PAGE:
Gibson will pay a penalty of $300,000 as well as a community service payment of $50,000 to the National Fish and Wildlife Foundation.

A 2012 Gibson USA SG Standard Limited with baked maple fretboard.

Washington, DC (August 6, 2012) -- The U.S. Department of Justice's Office of Public Affairs announced today that Gibson has entered into an agreement to resolve the investigation into alleged Lacey Act violations regarding the company's purchase and import of ebony and rosewood.

This morning's DOJ press release provided details of the settlement:

"The criminal enforcement agreement defers prosecution for criminal violations of the Lacey Act and requires Gibson to pay a penalty amount of $300,000. The agreement further provides for a community service payment of $50,000 to the National Fish and Wildlife Foundation to be used to promote the conservation, identification, and propagation of protected tree species used in the musical instrument industry and the forests where those species are found. Gibson will also implement a compliance program designed to strengthen its compliance controls and procedures. In related civil forfeiture actions, Gibson will withdraw its claims to the wood seized in the course of the criminal investigation, including Madagascar ebony from shipments with a total invoice value of $261,844.

"In light of Gibson’s acknowledgement of its conduct, its duties under the Lacey Act, and its promised cooperation and remedial actions, the government will decline charging Gibson criminally in connection with Gibson’s order, purchase, or importation of ebony from Madagascar and ebony and rosewood from India, provided that Gibson fully carries out its obligations under the agreement, and commits no future violations of law, including Lacey Act violations."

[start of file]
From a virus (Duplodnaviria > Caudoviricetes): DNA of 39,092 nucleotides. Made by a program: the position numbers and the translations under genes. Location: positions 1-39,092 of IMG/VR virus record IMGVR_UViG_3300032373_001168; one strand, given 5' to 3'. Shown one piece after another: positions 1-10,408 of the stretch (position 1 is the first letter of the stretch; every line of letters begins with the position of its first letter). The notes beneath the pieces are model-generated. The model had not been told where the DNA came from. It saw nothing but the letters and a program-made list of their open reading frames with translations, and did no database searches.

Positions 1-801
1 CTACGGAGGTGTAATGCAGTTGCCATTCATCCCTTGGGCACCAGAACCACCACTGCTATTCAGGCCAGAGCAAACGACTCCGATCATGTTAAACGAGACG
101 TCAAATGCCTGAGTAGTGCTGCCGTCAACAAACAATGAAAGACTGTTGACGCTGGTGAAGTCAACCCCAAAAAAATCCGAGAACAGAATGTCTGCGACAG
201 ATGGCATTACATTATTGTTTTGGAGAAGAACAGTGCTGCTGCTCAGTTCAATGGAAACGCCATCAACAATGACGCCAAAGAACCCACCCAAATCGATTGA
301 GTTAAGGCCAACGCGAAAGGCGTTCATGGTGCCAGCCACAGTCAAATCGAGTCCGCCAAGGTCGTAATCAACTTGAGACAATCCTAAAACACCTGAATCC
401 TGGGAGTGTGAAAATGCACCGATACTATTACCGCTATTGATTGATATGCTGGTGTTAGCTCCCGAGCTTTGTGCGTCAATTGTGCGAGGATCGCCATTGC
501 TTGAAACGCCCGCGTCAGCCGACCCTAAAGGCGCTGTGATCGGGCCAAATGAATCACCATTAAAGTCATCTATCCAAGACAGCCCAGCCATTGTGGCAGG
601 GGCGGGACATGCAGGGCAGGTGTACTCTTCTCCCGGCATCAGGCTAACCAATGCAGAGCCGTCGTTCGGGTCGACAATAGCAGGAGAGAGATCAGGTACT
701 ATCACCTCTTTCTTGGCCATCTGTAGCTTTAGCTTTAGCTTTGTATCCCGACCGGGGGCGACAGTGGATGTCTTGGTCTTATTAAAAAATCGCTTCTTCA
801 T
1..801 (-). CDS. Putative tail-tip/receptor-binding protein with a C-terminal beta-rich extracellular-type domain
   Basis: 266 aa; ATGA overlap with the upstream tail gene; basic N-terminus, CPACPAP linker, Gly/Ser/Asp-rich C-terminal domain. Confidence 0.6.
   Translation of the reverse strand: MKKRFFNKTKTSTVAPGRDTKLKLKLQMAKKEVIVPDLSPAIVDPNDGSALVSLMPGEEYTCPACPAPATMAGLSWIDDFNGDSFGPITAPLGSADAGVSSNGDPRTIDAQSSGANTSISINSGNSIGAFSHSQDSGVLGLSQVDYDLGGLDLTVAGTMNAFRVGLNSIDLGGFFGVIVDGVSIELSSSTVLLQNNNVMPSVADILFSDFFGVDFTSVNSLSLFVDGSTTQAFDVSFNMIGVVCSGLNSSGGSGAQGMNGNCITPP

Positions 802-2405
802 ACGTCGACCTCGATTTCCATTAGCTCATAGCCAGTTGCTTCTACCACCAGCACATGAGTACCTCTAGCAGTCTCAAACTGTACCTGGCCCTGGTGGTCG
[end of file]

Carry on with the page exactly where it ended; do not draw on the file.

The settlement resolves two separate incidents that involved high-profile raids of Gibson's Nashville and Memphis facilities in 2009 and again in 2011. In question was ebony from Madagascar and rosewood from India, which Gibson had allegedly purposefully imported illegally, violating a 2008 amendment to the Lacey Act, which regulates the trade of endangered plants.

Gibson CEO Henry Juszkiewicz had vehemently denied wrongdoing throughout the yearlong investigation, with the company rallying support via television and radio appearances as well as social media. He said in an August 2011 press conference, "We feel totally abused. We believe the arrogance of federal power is impacting me personally, our company personally, and the employees in Tennessee—and it’s just plain wrong."

In the months following the raid, Gibson ramped-up its use of alternative fretboard woods, including granadillo on the 2012 Les Paul Studio, and baked maple on a number of guitars, including the Les Paul Classic Plus, SG Standard Limited, and Melody Maker.

For more information:
U.S. Department of Justice

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